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Instructor Peter Pino standing by his work station. Him and his wife came from Zia Pueblo which is outside of Albuquerque, NM. The goggles and rocks for carving into plus the tools needed to draw with.
Living in the Southwest I’ve always been curious about petroglyphs. Zia pueblo artist Peter Pino was teaching a workshop in Telluride on the process of how they can be done so I signed up. The workshop was held at Ah Haa School for the Arts in Telluride, Colorado. It involved a 3 hour drive to and from the workshop but I had to do it since it was only 4 hours of class time and there wouldn’t be any need to spend the night in Telluride plus the need to learn about how it’s done.
One great question that was asked from one of the students was what the history was behind the petroglyphs and what was the reason they were made. The teacher answered the question by saying that they were first used to let the people migrating know where water was available but drawing bird tracks on the rocks. The reason for the bird tracks was because small birds tend to stay close to where there’s water available. From there the rock art evolved into more designs and the communications between the people migrating increased.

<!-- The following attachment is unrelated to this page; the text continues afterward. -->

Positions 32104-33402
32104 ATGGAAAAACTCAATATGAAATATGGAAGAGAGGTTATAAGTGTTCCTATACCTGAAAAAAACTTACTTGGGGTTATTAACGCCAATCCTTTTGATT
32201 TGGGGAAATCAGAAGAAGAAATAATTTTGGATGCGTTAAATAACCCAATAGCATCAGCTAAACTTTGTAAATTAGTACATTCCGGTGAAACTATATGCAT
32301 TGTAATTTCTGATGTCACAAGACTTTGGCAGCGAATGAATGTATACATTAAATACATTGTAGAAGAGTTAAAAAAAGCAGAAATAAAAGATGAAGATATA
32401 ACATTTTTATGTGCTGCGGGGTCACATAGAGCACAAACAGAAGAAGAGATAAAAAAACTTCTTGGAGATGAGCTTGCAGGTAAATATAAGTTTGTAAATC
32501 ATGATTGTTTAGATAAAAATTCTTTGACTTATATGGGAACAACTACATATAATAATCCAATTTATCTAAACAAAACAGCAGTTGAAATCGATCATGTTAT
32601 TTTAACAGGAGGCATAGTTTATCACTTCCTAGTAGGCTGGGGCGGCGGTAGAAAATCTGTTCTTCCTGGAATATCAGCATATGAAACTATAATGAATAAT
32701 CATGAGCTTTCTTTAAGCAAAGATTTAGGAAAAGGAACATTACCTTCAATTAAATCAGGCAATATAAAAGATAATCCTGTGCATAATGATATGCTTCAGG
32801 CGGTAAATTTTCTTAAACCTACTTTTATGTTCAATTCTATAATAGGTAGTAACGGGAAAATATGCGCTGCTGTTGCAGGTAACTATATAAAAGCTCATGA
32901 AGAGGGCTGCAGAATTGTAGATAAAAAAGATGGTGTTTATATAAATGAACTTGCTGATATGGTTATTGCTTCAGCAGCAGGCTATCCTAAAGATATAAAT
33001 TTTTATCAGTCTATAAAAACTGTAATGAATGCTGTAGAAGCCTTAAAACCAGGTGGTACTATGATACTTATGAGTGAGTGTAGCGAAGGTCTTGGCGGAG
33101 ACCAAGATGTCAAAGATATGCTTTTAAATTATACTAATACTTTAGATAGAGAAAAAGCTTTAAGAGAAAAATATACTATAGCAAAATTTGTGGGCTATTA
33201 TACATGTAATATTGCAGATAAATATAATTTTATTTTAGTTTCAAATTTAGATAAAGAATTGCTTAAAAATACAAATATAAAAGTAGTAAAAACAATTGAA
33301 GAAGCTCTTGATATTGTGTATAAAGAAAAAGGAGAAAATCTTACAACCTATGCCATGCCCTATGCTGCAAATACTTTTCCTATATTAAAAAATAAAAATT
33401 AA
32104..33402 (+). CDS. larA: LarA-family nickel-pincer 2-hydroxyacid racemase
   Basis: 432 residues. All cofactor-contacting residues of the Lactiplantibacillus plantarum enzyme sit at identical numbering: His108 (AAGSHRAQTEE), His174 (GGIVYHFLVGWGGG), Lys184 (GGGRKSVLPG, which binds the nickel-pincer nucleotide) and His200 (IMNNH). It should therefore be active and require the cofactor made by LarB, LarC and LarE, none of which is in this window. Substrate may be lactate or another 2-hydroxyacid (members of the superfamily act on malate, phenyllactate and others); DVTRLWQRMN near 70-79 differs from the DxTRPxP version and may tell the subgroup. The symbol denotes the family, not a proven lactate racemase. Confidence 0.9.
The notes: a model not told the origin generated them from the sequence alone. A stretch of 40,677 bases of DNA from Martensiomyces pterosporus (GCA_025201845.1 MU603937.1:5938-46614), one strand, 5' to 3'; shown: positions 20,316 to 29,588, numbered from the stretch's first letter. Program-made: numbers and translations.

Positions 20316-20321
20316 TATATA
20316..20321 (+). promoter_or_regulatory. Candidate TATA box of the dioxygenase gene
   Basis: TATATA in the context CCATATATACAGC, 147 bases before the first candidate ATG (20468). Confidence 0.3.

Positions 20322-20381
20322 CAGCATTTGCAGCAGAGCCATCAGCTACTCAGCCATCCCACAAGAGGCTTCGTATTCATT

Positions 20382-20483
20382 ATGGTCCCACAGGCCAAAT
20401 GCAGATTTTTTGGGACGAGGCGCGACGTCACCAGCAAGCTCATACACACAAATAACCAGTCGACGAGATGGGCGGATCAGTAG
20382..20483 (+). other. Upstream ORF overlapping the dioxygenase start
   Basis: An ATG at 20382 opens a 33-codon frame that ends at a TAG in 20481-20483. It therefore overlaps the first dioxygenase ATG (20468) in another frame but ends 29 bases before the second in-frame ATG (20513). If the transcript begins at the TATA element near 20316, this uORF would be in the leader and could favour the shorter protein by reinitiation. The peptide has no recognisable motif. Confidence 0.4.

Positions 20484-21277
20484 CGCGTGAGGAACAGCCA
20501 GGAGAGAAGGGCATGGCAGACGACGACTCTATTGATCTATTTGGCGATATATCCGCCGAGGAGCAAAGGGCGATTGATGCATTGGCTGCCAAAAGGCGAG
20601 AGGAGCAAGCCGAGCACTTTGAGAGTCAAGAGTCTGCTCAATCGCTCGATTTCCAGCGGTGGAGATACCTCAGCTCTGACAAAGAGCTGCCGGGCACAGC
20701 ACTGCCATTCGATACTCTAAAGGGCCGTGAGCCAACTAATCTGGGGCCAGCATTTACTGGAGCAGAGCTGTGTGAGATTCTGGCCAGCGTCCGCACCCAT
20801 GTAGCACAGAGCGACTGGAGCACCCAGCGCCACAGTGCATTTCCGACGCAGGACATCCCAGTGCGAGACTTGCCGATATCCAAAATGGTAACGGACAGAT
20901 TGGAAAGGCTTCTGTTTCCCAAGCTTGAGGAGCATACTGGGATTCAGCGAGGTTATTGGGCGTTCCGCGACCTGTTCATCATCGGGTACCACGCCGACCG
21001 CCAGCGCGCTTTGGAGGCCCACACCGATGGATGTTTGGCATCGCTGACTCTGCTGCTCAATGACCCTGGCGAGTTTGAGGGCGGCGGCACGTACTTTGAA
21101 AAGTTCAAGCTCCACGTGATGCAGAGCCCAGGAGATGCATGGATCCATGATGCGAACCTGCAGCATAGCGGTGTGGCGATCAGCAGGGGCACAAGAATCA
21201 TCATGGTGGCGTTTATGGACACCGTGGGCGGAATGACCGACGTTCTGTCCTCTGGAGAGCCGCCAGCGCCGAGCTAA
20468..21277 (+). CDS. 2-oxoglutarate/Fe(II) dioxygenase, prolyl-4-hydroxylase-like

We had first wet our rocks in the river to get all the dirt off before we started carving.
After working on a small piece of rock carving it's ready to be dipped back into the river to clean it up.
One comment the instructor made that really struck me was that we're not doing this it's all up to spirit how this comes out. I feel the same way about my work. That I'm just the worker bee doing what's the energy is informing me.
The carving gets lost in the rock when it's wet.
The finished piece after it has dried. I'd like the technique to go into my work but haven't figured in what way yet.
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I use horse hair, wolf hair, buffalo hair, wood, copper, metal, silk and other materials. Some of them are bought from art supply stores and others are bought or found material that goes into my work.
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